LITTLE ROCK — Twelve new forest rangers completed classroom instruction and field operations in the annual Dozer Training class held by the Agriculture Department’s Arkansas Forestry Commission (AFC) at Camp Robinson recently.


“The training, led by highly experienced AFC firefighters, is held annually to keep wildland firefighters safe and effective in their role of protecting Arkansas residents and forests from wildfires, a primary mission of the AFC,” according to a news release.


The AFC is responsible for the protection of more than 16 million acres of non-federal forestland in Arkansas, and has 105 firefighting units, each comprised of a bulldozer and transport truck.


“Getting our firefighters cab time in the dozers is the best way to develop seasoned, confident operators during emergency situations,” training supervisor Kevin Kilcrease said.


“We work to balance classroom instruction with serious, in-depth field exercises that force these new operators into uncomfortable situations and complicated maneuvers similar to those they would experience during wildfire response. Using our more experienced rangers to teach classes and develop outdoor training stations also helps build rapport among our crews, which can be just as important during emergency response,” Kilcrease said.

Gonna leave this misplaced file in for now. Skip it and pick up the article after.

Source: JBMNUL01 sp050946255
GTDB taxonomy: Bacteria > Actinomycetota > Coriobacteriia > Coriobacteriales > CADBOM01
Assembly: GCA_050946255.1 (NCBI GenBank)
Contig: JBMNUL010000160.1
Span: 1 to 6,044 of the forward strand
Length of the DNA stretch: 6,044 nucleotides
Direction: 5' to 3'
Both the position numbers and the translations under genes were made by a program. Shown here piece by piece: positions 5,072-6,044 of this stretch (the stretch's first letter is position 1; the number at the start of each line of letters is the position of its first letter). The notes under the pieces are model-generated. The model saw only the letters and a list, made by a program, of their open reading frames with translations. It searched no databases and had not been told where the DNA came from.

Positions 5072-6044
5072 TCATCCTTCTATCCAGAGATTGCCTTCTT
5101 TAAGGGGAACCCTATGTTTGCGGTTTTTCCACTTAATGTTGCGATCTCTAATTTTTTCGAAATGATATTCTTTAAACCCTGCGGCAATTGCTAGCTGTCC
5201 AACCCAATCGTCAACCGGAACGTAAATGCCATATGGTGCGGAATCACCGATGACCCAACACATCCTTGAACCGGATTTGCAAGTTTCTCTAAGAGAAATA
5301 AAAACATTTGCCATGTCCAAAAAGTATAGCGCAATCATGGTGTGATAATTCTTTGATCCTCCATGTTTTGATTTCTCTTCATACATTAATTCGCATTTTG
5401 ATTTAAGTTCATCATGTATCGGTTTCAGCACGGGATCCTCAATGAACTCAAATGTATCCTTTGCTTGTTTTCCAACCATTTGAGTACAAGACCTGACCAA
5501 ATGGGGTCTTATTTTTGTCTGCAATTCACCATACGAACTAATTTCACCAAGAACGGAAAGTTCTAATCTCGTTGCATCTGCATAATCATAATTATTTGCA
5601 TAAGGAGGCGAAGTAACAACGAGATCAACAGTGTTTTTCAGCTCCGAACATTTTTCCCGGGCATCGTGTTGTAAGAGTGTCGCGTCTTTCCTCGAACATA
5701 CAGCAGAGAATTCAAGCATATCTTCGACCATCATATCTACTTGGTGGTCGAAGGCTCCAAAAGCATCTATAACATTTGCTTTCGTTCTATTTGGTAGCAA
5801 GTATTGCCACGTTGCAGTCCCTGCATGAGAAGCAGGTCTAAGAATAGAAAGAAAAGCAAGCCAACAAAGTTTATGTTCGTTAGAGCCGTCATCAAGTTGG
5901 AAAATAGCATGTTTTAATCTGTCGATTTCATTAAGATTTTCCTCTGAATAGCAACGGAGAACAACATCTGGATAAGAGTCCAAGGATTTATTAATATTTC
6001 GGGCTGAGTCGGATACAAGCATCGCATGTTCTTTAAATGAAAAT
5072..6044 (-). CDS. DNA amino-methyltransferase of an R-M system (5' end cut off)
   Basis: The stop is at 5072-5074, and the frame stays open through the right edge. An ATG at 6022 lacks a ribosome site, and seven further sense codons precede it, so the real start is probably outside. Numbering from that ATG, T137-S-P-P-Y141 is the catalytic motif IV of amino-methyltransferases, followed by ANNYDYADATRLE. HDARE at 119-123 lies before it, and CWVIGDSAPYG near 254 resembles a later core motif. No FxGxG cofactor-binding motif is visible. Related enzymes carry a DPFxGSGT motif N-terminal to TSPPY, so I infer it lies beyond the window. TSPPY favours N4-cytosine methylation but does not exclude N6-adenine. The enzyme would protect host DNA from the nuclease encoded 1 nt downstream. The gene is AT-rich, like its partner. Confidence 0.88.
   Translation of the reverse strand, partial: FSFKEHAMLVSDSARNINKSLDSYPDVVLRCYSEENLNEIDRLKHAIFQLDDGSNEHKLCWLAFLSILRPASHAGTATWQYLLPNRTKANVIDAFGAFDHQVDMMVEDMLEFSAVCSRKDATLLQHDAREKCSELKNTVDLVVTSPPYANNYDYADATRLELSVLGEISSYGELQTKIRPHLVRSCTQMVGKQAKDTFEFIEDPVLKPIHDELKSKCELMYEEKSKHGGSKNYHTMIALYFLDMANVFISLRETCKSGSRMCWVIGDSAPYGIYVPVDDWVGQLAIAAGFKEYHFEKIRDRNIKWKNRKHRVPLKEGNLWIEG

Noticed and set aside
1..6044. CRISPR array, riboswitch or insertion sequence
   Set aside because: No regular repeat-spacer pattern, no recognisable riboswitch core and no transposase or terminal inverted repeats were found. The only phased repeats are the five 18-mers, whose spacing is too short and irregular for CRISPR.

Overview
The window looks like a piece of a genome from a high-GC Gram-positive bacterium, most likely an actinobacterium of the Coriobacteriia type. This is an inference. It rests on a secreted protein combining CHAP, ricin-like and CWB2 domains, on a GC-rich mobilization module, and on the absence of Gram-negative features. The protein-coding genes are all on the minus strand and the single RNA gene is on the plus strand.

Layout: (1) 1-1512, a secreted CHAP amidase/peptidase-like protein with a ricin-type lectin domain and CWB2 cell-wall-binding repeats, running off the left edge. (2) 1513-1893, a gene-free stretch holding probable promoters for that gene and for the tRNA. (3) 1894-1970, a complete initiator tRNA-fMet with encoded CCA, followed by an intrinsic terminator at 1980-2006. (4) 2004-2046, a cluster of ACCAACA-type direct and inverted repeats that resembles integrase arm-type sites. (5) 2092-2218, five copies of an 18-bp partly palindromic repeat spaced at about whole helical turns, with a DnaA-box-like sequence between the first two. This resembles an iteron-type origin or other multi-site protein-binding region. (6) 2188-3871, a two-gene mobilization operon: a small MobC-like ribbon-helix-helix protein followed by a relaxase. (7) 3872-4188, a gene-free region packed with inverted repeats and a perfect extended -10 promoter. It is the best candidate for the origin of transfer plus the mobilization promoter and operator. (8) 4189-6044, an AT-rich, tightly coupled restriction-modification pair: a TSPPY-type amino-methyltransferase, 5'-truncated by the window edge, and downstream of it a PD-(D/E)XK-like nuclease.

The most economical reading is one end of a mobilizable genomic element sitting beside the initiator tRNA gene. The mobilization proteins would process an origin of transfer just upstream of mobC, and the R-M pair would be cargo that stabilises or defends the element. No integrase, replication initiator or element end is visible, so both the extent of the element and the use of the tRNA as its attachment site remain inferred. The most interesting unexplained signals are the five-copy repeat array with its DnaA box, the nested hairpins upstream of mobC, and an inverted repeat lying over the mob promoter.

Four outdoor dozer stations are set up to replicate conditions during an actual wildfire:


• The Pioneering Station teaches the process of constructing a fireline by digging and scraping areas down to mineral soil.


“By creating a fireline of mineral soil, firefighters establish a barrier that stops the movement of flames,” according to the release.


• The Plowing/Blading Station focuses on finishing and smoothing out a fireline.


• A Slope Station provides maneuvering techniques for the safe operation of equipment on steep ridges and uneven ground.


• The Snagging Station addresses how to identify and bring down hazardous “snags” or dead trees. Snags pose a safety risk to firefighters because they may hold flames inside rotten or hollow trunks for many days after other flames are extinguished, or may fall over a fireline and transfer fire to flammable vegetation, according to the release.


“Training is our primary focus during periods of lower wildfire activity in Arkansas,” State Forester Joe Fox said. “Our own operators developed this course and designed the curriculum specifically for Arkansas wildfire behavior and equipment utilized by our own crews. We are proud to offer highly trained, well equipped crews across the state to Arkansas residents, partners in forestry and conservation, and the forest industry for all hazard response throughout the year.”


A local AFC Crew can be contacted by selecting a county at this website http://www.agriculture.arkansas.gov/arkansas-forestry-commission-contacts.